“Colossal” is a compellingly physical new work that requires triple-threat performers — in this case, with acting, dance and football chops.
Chicago-based Andrew Hinderaker’s play, which is in the fourth tumble of a National New Play Network “rolling world premiere” (following productions in Baltimore, Minneapolis and Dallas), is laid out, in the manner of a tense pigskin outing, in four carefully clocked quarters complete with halftime show, three-man drum team and plenty of testosterone. Everything but the roar of the stadium and the froth of the beer.
But the theater piece, here presented by the ever-adventurous Company One (at the Calderwood Pavilion through Aug. 15), is more than just a gimmick. It means to be a serious consideration of what constitutes masculinity in American culture, not to mention of the pageantry and savagery of football. Interestingly, Hinderaker began the play, which centers on a seriously injured gay football player, before either the concussion controversy or the entrance of Michael Sam into the NFL as its first openly gay player.
However, the dramatist contends that he set out to write an “impossible” play and, judging by this production, he may have succeeded. Unlike Company One’s body-slamming 2012 staging of Kristoffer Diaz’s “The Elaborate Entrance of Chad Deity,” a piercing satire set in the world of pro wrestling, “Colossal” proves somewhat awkward in its melding of dance, drama and athletics. In particular, the production’s brawny ensemble proves more persuasive as a sports team than as a terpsichorean entity. More than once, I wondered what the piece might look like if performed by the Mark Morris Dance Group.
This is not to belittle Hinderaker’s audacious concept or his more serious concerns. Like the sports therapist in the play, the writer admits to both passionately loving football (he earned a master’s degree in playwriting at the University of Texas, where the sport is “in the bloodstream at every level”) and being troubled both by its ability to injure and by its overarching machismo. The protagonist of “Colossal” is, in fact, an erstwhile college gridiron hero called Mike, whom we find pondering his past from the confines of a wheelchair (it is built into the script that the part be played by an actor who uses a wheelchair).
As Mike relives key events, including his love affair with a fellow player and the on-field mistake that changed his life, he freezes or rewinds the action by means of a remote control, avoiding until the end acknowledgement of the most painful moment. And as he does so, between bouts of conversation with his physical therapist and his dad, the ensemble serves as memory. Anchored by Mike's very buff younger self, this cadre of guys acts out, sometimes at speed, sometimes in slow motion, the carefully choreographed plays and swaggering interactions of what is at once an intoxicatingly immediate, disturbingly violent and very intimate game.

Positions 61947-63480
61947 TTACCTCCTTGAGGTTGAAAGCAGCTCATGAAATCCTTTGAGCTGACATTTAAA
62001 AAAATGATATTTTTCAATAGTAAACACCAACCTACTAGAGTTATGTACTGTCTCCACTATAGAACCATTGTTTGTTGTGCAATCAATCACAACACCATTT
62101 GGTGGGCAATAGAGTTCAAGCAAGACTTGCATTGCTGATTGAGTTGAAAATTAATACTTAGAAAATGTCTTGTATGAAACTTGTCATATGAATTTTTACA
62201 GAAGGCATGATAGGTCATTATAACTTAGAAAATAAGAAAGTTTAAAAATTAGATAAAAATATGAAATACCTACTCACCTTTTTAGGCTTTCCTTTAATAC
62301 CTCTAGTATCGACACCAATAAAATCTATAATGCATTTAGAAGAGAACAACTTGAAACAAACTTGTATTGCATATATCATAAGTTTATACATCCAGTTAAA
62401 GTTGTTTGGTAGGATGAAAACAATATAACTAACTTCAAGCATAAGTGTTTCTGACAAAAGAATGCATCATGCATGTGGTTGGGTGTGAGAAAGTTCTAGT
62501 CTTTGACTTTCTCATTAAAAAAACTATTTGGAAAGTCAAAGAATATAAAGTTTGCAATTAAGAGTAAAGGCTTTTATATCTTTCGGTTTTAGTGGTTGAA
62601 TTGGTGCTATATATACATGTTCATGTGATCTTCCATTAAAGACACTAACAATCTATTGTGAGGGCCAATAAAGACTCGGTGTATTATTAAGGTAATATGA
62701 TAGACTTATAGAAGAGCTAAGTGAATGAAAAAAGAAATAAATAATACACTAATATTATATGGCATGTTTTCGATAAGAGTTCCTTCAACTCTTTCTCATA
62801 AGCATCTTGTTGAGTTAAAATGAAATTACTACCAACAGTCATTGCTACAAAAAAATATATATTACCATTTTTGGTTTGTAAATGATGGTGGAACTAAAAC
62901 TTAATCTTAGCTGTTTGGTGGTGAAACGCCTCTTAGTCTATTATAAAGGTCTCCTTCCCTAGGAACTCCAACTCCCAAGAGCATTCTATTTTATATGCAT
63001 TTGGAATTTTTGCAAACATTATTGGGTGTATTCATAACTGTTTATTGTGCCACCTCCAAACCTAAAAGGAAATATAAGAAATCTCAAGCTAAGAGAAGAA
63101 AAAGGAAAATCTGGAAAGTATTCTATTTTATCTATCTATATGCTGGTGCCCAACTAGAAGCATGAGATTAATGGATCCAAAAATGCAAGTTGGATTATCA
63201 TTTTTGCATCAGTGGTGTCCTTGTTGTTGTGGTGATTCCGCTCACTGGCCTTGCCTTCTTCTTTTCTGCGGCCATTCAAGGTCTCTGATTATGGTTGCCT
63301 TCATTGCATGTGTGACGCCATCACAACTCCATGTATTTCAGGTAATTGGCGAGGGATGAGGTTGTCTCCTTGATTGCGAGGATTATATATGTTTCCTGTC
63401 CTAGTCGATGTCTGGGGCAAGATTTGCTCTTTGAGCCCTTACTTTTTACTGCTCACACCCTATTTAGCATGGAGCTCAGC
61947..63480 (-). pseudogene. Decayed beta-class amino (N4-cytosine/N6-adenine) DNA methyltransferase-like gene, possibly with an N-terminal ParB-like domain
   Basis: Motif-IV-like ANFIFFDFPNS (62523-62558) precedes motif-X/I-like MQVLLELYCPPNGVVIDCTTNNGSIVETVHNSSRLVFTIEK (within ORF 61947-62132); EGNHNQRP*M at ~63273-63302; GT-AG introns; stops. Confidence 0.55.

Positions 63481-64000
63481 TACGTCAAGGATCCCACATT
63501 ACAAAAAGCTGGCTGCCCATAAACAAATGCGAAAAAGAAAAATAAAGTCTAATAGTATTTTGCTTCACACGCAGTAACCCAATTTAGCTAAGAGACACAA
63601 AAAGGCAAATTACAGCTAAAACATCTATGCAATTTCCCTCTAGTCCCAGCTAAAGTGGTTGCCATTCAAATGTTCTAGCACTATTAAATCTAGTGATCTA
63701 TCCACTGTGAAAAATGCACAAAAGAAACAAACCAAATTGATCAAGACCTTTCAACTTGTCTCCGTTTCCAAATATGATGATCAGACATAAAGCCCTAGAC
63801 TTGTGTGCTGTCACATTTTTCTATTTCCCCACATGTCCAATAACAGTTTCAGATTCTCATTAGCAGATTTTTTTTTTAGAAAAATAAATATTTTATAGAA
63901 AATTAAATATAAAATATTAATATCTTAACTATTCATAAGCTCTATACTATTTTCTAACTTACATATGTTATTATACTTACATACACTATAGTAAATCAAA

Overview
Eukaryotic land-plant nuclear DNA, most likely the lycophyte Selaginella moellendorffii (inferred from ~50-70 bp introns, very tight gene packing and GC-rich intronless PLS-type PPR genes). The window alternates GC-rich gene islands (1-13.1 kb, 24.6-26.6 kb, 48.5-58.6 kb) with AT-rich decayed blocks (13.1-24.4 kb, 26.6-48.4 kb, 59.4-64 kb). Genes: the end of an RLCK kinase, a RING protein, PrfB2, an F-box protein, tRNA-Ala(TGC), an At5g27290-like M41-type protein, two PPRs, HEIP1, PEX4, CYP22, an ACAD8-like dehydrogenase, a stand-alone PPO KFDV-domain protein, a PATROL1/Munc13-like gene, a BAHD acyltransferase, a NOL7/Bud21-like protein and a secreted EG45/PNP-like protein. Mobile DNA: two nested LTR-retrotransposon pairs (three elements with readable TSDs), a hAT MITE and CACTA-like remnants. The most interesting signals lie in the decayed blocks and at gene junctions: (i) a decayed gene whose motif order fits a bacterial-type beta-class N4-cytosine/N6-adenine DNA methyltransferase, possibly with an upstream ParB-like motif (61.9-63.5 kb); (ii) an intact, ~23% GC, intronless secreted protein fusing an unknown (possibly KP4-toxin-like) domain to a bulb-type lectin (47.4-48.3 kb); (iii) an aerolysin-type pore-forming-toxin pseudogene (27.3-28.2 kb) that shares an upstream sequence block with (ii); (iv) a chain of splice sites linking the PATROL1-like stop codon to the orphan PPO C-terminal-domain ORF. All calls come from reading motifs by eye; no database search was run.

Adding both irony and poignancy, we learn that Mike’s father, Damon, is no sports-crazed Joe Six-Pack but the leader of a modern dance troupe, who broke with his son over his decision to hone his football talents rather than pursue Dad’s calling. As one character remarks, it’s “Billy Elliot” in reverse.
For Company One, co-founder Summer L. Williams takes on the daunting challenge of directing Hinderaker’s highly compacted yet tricked-out drama, its enforced structure and spare dialogue effectively decorated with flashing scoreboard and ambience-supplying appearances by a trio of Berklee College of Music-trained percussionists (Matthew Grina, Nick Liddie and Seth Pumilia) doing some sprightly dueling of their own.
As Mike, cross-country skiing vet Marlon Shepard, a paraplegic for seven years but relatively new to acting, provides a fittingly repressed and brooding presence, wrenching emotion breaching the dam only in the very touching final moments of the play. The reliably likable Greg Maraio imbues the therapist, who double-casts himself as Mike’s shrink, with sympathetic toughness, and Damon Singletary effectively underplays the barking coach. Ripped Alex Molina, as preening Young Mike, when not relentlessly goading his older self, proves nimble at demonstrating the dance-like nature of a successful running back’s evasive moves. And 30-year dance vet Tommy Neblett both provides the choreography, including a ponderous halftime dance by the football players to drums and whistles, and plays the nervously repentant Damon, whose love proves less conditional than that of the son’s ambitious teammate/lover, who is brought to aptly ambivalent life by Anthony Goss.
In all, the muscular yet questioning “Colossal” proves an ambitious effort that, if it doesn’t exactly score a touchdown, has no intention of settling for a safety.
Carolyn Clay was for many years the theater editor and chief drama critic for the Boston Phoenix. She is a past winner of the George Jean Nathan Award for Dramatic Criticism.